St Barths is the place to visit for those who want to see Carribean/French culture, cuisine and history in detail. St Baths is a popular stopping point on a superyacht cruise, with You Charter Direct offering several cruises that pass by the area and other coastal attractions along the Caribbean.

The Best Yachting Destinations in The Mediterranean

The Mediterranean Sea is home to thousands of tourist resorts, beautiful natural landscapes and picturesque seaside towns that dot the coast from Gibraltar to Istanbul and Alexandria. Especially for those looking to relax on a once-in-a-lifetime cruise around beautiful scenery, the Mediterranean is a popular choice for tourists.

Here’s some places you can visit to get the most out of your cruise around the Mediterranean:

The Amalfi Coast

A 30-mile stretch of coastline on Italy’s shin hides some of the best views in the country. The area is dotted with small coastal towns and amazing natural scenery, including Sorrento, Positano, Cetera, Ravello, Capri and Amalfi, with historical sites like the ancient Roman city of Pompeii, Mount Vesuvius and huge cliffs surrounding the Gulf of Naples.

Italian cuisine and fashion reign supreme here, and the hilly surroundings give the Amalfi Coast a distinctively majestic look, a microcosm of Italy’s stunning coastline.

The Balearic Islands

Off the eastern coast of Spain lies the Balearic Islands: Ibiza, Formentera, Mallorca and Menorca. Ibiza has always been a hotspot for the jet-set, with its club scene and world-famous nightlife, Formentera’s striking white beaches, Mallorca’s history of sporting events such as the Mallorca 312 cycling trials, its popularity as a yachting hub and its eclectic mix of Moorish and Spanish architecture.  Menorca’s long history from the Stone Age to today is reflected in its unique culture.

The Balearic Islands are always a pleasure to visit, with something for everyone and having a pleasant climate all year round.

The Adriatic Coast (Croatia and Montenegro)

With some 1,200 islands to discover, it’s no surprise that Croatia has become one of the Mediterranean’s favourite cruising, charter and tourism destinations in recent years. Despite the popularity of destinations like Dubrovnik, Split and Hvar with shore-side tourists, with so many coves and islets, and only around 50 of its islands inhabited, it always seems quiet and secluded from the deck of a yacht, leaving plenty of space for those seeking privacy and adventure on charter.

All these locales and more are part and parcel of a yacht cruise in the Mediterranean, Superyacht Charter South of France, which can be chartered with You Charter Direct. With ports in St Tropez, Antibes and Monaco, You Charter Direct is ideally suited for the once-in-a-lifetime superyacht cruise around the Mediterranean you’ve always dreamed of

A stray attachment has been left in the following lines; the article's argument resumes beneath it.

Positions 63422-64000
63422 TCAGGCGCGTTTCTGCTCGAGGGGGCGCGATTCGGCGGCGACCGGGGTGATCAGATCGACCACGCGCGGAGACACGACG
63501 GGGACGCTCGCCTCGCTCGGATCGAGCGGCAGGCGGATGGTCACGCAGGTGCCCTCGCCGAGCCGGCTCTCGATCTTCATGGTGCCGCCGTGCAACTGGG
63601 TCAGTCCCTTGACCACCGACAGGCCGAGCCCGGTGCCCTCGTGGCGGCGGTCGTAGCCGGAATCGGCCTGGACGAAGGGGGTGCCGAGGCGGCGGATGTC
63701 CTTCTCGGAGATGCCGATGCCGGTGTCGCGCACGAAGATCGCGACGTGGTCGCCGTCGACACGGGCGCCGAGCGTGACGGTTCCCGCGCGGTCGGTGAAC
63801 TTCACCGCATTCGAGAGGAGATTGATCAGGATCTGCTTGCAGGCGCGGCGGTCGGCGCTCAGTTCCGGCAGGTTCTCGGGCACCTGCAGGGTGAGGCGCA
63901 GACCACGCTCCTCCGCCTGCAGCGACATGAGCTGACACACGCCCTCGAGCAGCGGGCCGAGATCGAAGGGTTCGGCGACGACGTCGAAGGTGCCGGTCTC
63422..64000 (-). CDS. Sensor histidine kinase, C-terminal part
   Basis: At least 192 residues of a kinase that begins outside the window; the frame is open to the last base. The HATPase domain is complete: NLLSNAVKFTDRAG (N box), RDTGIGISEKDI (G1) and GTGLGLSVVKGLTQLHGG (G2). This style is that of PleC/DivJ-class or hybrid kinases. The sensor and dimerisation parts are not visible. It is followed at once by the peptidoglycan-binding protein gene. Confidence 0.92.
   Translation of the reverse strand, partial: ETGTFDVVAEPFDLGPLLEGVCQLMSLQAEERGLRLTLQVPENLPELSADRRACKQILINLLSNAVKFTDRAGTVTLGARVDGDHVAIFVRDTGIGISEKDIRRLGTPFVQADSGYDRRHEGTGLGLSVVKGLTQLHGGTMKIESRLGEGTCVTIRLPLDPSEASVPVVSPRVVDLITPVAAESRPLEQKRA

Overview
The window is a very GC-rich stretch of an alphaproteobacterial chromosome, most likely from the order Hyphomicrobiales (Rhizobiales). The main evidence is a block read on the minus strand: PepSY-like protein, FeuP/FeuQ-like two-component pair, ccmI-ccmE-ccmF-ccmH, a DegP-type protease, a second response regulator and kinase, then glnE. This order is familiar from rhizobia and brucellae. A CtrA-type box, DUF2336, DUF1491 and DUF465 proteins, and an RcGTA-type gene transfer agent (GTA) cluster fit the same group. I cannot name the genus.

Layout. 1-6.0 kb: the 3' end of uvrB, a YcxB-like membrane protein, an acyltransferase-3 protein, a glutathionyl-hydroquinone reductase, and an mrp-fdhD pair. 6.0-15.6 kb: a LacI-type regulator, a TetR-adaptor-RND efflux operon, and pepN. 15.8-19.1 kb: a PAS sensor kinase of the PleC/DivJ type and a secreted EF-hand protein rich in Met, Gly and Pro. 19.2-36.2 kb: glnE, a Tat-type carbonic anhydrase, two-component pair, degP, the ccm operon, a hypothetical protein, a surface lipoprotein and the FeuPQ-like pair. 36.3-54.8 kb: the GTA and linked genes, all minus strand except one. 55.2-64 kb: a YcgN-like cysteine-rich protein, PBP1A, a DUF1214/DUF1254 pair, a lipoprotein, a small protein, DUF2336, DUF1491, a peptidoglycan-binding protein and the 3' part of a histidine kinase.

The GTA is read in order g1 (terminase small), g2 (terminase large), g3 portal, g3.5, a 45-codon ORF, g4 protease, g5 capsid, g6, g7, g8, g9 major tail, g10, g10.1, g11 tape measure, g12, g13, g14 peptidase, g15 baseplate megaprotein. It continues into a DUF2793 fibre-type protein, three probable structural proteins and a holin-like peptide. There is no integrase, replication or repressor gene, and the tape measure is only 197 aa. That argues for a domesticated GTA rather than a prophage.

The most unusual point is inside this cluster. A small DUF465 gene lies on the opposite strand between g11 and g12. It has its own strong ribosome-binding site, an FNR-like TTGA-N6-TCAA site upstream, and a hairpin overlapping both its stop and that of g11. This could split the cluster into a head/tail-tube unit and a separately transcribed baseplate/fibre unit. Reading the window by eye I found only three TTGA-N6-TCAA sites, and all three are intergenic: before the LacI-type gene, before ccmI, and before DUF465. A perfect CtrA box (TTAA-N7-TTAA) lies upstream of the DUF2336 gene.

Love the Experience of Travelling on Superyacht Charter South of France

Do you want to start traveling on a superyacht, but aren’t sure where to start? Well, look no further, this article is filled with tips that can help you make the right decisions on the kind of places you want to travel to. Look through this article and see what information applies to you. And travelling on yacht makes the journey more beautiful than others.

When you are traveling to a foreign country, learn something about its customs ahead of time. It will help you avoid embarrassing mistakes in local etiquette. It can also help you understand and appreciate the culture a little better. In a way, you will be representing your country in a foreign land, so you would want to make a good impression.

For safe traveling on a yacht, don’t carry all your valuables in one place. No one wants to deal with missing belongings while on a trip, but if you do have to, it’s better to minimize loss. Put your credit cards, cash, jewelry, and whatever else you value in a variety of different locations – some in your bag, some in your pocket, some in your wallet, and such. That way even if something gets stolen or lost, you probably won’t lose everything.

Now that you have a better idea about how you want to go about traveling, you should already have an idea of what you want to do. The information in this article is helpful, but only if you retain it. It might be a good idea for you to reread this article until you remember everything in it so you can use it, whenever necessary.

The journey is so beautiful on yacht like Superyacht charter Cannes & Superyacht charter Monaco etc. You Charter Direct is offering the beautiful ride on these yachts at very affordable rates, you will get amazed and spend a good time there.